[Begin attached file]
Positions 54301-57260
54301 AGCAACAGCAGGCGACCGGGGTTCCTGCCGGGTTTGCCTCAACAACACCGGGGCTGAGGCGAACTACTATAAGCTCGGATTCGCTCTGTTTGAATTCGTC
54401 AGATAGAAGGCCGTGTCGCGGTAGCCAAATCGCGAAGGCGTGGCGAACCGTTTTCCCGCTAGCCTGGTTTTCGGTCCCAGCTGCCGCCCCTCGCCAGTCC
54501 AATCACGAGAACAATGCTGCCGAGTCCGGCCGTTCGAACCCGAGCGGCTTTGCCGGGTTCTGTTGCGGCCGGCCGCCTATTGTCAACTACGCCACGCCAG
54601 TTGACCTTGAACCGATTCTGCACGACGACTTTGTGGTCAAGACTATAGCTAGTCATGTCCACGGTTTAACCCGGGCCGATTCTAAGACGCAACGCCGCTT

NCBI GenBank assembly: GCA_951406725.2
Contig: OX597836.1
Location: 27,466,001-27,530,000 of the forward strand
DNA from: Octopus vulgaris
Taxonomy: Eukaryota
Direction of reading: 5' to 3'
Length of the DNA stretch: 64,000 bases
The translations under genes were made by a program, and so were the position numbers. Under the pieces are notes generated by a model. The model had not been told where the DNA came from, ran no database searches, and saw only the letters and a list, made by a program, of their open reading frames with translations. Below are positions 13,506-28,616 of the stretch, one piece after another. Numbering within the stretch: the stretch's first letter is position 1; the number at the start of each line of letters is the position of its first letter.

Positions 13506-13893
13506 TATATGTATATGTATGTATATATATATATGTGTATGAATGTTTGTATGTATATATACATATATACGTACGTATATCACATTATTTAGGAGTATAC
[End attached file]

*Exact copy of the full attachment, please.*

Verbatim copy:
Positions 54301-57260
54301 AGCAACAGCAGGCGACCGGGGTTCCTGCCGGGTTTGCCTCAACAACACCGGGGCTGAGGCGAACTACTATAAGCTCGGATTCGCTCTGTTTGAATTCGTC
54401 AGATAGAAGGCCGTGTCGCGGTAGCCAAATCGCGAAGGCGTGGCGAACCGTTTTCCCGCTAGCCTGGTTTTCGGTCCCAGCTGCCGCCCCTCGCCAGTCC
54501 AATCACGAGAACAATGCTGCCGAGTCCGGCCGTTCGAACCCGAGCGGCTTTGCCGGGTTCTGTTGCGGCCGGCCGCCTATTGTCAACTACGCCACGCCAG
54601 TTGACCTTGAACCGATTCTGCACGACGACTTTGTGGTCAAGACTATAGCTAGTCATGTCCACGGTTTAACCCGGGCCGATTCTAAGACGCAACGCCGCTT

NCBI GenBank assembly: GCA_951406725.2
Contig: OX597836.1
Location: 27,466,001-27,530,000 of the forward strand
DNA from: Octopus vulgaris
Taxonomy: Eukaryota
Direction of reading: 5' to 3'
Length of the DNA stretch: 64,000 bases
The translations under genes were made by a program, and so were the position numbers. Under the pieces are notes generated by a model. The model had not been told where the DNA came from, ran no database searches, and saw only the letters and a list, made by a program, of their open reading frames with translations. Below are positions 13,506-28,616 of the stretch, one piece after another. Numbering within the stretch: the stretch's first letter is position 1; the number at the start of each line of letters is the position of its first letter.

Positions 13506-13893
13506 TATATGTATATGTATGTATATATATATATGTGTATGAATGTTTGTATGTATATATACATATATACGTACGTATATCACATTATTTAGGAGTATAC